Last time I checked, all people are not the same. We all approach life differently and have unique ways of accomplishing the things we set out to achieve. Some people are “morning people” while others thrive as “night owls.” Neither is right or wrong, they are just different.

My daughter, for example, seems to have an aversion to the time of day known as morning. In fact, she doesn’t have a lot of experience with the subject because she usually wakes up well past noon. But her artistic tendencies seem to increase as the day gets longer and turns into night. By the time I’m getting ready to call it a day, she’s just getting warmed up. When I wake up the next day, she’ll have a brand new masterpiece created that didn’t exist when I went to bed the night before.

My wife, on the other hand, is an early-riser. She is most productive first thing in the morning and likes to just relax and unwind when she is done with her workday. If something needs to get done around the house, it either has to happen first thing in the morning, or it will probably have to wait until the weekend. That’s what works for her.

These are two diametrically opposed ways of doing things, but each person knows when they are at their best and learns how to be productive within that timeframe. Not only does that get the job done and done well, it creates a more peaceful state of mind because they are living life on their terms.

Get enough sleep

Just as an engine is integral to the operation of your vehicle, performing with ample sleep is absolutely vital to being the best you can be. A lack of sleep can inhibit us in so many different ways. Our mental clarity simply isn’t as sharp when we are tired. Our bodies also do not respond as well as when we are properly charged, putting us more in tune with our daily aches and pains that we may not notice after a night of refreshing sleep.

Just as it’s important to unplug from media to give our brains a mental break, it’s equally important to do the same thing for our bodies to ensure we can function at our peak.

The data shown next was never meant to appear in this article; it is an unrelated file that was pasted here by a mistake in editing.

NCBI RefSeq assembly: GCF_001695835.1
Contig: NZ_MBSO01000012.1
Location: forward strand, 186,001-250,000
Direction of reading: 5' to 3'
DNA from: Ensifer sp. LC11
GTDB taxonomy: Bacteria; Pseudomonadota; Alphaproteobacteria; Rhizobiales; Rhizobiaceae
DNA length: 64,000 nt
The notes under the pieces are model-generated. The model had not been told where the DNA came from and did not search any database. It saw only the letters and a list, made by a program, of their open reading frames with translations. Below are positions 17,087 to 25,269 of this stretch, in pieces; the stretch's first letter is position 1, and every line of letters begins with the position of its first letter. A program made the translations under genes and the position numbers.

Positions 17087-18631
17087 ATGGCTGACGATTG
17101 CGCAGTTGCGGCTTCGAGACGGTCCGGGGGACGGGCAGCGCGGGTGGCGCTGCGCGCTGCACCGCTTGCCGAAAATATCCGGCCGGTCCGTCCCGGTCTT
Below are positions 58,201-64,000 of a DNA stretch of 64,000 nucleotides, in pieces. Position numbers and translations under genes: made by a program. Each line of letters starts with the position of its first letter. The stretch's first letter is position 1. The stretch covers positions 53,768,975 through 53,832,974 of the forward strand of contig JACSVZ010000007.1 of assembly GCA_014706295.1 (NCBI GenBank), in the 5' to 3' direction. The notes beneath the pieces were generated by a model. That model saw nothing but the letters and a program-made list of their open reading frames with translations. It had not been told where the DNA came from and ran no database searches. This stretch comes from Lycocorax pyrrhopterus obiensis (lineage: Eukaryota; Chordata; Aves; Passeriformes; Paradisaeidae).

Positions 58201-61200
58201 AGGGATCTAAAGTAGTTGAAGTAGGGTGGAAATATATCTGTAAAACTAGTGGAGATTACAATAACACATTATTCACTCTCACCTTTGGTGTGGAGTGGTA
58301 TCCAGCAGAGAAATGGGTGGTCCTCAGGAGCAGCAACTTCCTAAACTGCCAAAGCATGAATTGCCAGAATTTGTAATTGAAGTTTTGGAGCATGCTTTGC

Recently I read that Americans are becoming more and more unhappy. While this hypothesis may be entirely unscientific, I can say that, beyond the shadow of a doubt, I am a much happier person after a good night of sleep compared to those Mondays when the alarm rings at 5:30 and it’s about two or three hours too soon.

Plan a trip

I call it “the light at the end of the tunnel.” My secret weapon for ensuring that I stay in a positive frame of mind most of the time is to know that I can look forward to an upcoming vacation. There’s nothing like knowing that just over the horizon you have a trip coming up that will allow you to see loved ones, close friends, a cherished place or experience something fun and new.

When the stresses of the day start to become too much, drifting into a daydream about that upcoming vacation can instantaneously reduce the stress and make whatever it was seem much less important. Life is all about living, after all, so having something to look forward to should be on everyone’s short list of things to do. Whether it’s a full holiday overseas, a weekend getaway or even a staycation, having that light at the end of the tunnel can be one of the most therapeutic things you can possibly do for yourself in your quest for finding and maintaining happiness.


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Dave Clark